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This is a sensitive subject so let me be clear:

  • I am not looking for opinions on abortion (good or bad).

  • I am not looking for opinions on whether or not rape, health or incest are reasonable exceptions.

  • I am not interested in other exceptions.

  • I am not concerned with time frames (heartbeat, 1st-2nd-3rd trimester, etc.).

I am simply curious as to why incest is commonly included alongside rape and health of the mother/fetus as an exception to abortions being illegal. Rape I understand, crime pushed upon the woman, lack of consent. Health of mother/fetus I understand, saving mother's life and no sense delivering a dead baby.

Incest is defined as:

sexual relations between people classed as being too closely related to marry each other.

•the crime of having sexual intercourse with a parent, child, sibling, or grandchild.

Oxford Dictionaries

It seems to me that rape exclusions should already cover child sex, since a child is legally incapable of consenting whether or not any child(ren) involved is related to the partner (child here being defined as anyone under 18). As for adult-adult relations, why include an exception in this case? Is the primary concern birth defects? Ones that would not be covered under the health exception? Is this a carry over from particular legal case/situation? Is it related to the second part of the definition above in that incest is defined as a crime all on its own?

Politically/legally, incest is often include as an exception from an abortion ban in addition to rape and health. Why is this so?

  • According to wikipedia incest is a punishable crime in some of the states of the US. This goes from fines to life imprisonment (?!?!!). So, strictly speaking it could be argued that a crime is being committed. Moreover there is a really nice map in wikipedia regarding the legality (or illegality) or incest in the several countries of the world. In many of them incest is not at all illegal. – armatita May 16 at 15:59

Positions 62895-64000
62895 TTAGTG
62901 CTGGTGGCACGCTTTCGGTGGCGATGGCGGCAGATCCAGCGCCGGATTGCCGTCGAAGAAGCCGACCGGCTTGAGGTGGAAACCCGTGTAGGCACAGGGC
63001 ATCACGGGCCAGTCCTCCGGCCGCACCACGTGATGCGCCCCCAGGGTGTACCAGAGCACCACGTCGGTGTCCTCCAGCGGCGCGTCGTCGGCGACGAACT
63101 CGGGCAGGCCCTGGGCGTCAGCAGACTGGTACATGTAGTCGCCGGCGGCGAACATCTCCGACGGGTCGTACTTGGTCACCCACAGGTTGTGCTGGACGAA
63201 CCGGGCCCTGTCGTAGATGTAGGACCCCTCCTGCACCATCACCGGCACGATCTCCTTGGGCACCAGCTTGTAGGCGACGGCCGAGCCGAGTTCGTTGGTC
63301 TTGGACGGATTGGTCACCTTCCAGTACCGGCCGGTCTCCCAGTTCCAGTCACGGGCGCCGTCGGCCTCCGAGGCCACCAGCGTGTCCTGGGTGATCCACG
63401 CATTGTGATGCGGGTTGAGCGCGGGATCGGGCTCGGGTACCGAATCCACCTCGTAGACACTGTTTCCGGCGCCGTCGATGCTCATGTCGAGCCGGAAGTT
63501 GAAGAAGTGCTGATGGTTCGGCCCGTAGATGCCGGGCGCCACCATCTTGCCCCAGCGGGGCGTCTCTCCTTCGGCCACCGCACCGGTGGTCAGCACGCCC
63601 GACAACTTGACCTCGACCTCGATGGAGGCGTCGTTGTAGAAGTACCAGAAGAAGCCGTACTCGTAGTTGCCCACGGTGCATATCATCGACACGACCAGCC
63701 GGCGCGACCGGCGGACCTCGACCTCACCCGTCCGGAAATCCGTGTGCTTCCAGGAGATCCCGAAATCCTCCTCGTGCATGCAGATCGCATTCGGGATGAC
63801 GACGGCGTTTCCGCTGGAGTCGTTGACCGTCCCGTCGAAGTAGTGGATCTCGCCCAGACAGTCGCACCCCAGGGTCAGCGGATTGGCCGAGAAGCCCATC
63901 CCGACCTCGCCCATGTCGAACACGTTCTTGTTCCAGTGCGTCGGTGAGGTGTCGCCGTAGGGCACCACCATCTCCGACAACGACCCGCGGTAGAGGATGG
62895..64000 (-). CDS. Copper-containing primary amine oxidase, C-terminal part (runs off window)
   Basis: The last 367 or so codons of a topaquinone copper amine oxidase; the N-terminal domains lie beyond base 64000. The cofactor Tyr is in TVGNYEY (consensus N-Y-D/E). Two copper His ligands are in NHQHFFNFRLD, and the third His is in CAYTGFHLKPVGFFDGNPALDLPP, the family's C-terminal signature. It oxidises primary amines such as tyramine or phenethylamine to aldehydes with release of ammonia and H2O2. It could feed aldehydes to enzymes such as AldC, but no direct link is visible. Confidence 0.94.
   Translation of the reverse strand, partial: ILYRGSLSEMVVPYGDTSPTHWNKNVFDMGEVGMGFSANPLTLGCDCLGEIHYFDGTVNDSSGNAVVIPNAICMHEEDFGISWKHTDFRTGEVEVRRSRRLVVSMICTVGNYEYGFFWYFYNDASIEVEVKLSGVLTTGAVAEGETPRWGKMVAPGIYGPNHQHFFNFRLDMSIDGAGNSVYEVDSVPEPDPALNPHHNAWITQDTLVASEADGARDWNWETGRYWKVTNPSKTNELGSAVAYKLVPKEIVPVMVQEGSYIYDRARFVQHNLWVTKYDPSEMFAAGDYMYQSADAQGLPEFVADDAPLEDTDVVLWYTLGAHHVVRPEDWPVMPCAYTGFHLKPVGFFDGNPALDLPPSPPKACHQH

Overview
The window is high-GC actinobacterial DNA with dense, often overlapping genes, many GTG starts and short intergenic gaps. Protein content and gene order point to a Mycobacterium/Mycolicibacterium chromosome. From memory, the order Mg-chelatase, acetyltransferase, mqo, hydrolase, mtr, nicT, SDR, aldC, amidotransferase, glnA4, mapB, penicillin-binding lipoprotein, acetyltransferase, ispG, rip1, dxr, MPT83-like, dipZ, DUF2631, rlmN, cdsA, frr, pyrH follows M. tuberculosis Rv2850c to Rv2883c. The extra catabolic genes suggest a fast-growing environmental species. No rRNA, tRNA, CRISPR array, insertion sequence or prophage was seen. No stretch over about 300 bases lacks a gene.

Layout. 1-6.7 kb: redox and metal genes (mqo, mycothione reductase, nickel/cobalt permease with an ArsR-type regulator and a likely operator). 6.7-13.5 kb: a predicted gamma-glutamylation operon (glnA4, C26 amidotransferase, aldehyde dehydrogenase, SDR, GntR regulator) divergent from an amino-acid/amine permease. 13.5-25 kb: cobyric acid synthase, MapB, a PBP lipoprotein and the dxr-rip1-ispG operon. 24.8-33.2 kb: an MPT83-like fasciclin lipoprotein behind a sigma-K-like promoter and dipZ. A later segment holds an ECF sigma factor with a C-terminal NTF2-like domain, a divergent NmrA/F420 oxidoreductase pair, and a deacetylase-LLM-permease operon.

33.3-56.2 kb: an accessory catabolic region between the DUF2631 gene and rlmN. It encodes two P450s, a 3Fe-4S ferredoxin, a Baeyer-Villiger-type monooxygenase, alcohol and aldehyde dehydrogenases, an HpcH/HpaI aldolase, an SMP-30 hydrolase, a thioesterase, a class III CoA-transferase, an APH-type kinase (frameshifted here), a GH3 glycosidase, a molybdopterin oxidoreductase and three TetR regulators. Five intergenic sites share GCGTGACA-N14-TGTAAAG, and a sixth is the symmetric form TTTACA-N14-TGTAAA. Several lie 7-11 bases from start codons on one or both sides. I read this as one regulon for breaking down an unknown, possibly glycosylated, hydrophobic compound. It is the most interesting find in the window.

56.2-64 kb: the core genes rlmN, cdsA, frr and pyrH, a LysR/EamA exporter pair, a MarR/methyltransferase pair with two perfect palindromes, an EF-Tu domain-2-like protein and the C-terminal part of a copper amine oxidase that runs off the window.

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In this context, Incest is referring specifically to sexual assault by a family member, not to consensual relationships between related adults. You can see this definition used, for example, by RAINN, The Rape, Abuse & Incest National Network, a nonprofit anti-sexual assault organization.

While the definition of Incest technically does include fully consensual relationships between family members, the vast majority of cases involve sexual assault of a child by a family member – it is this kind of incest that these laws refer to. From RAINN's page on incest:

The majority of juvenile victims know the perpetrator, and approximately 34 percent of perpetrators in cases of child sexual abuse are family member.

It's not to prevent inbreeding or birth defects, but to specifically protect the victims of child sexual abuse.


So, why does Incest need to be a separate exception?

First of all, it's based on an assumption that sex between family members generally cannot be fully consensual due to the age and power differences inherent in a family relationship. Therefore, while sexual assault laws differ widely from state to state and many cases of sexual abuse by a family member may not fall under the legal definition of rape, they are, functionally, rape and a women shouldn't be forced by the state to carry that child to term:

Laws vary from state to state regarding what constitutes crimes of incest, child sexual abuse, sexual assault, and rape. Regardless of state laws, unwanted sexual contact from a family member can have a lasting effect on the survivor

Secondly, child sexual assault by a family member can be particularly difficult to investigate or prosecute because the victim often cares deeply for their abuser and the desire to protect the family can result in these crimes being kept quiet:

It can be difficult for an individual to disclose sexual assault or abuse when they know the perpetrator. It can be especially difficult if the perpetrator is a family member.

What can keep a victim of sexual abuse by a family member from telling someone?

  • They may care about the abuser and be afraid of what will happen to the abuser if they tell.
  • They may also be concerned about other family members' reactions, fearing they won’t be believed or will be accused of doing something wrong.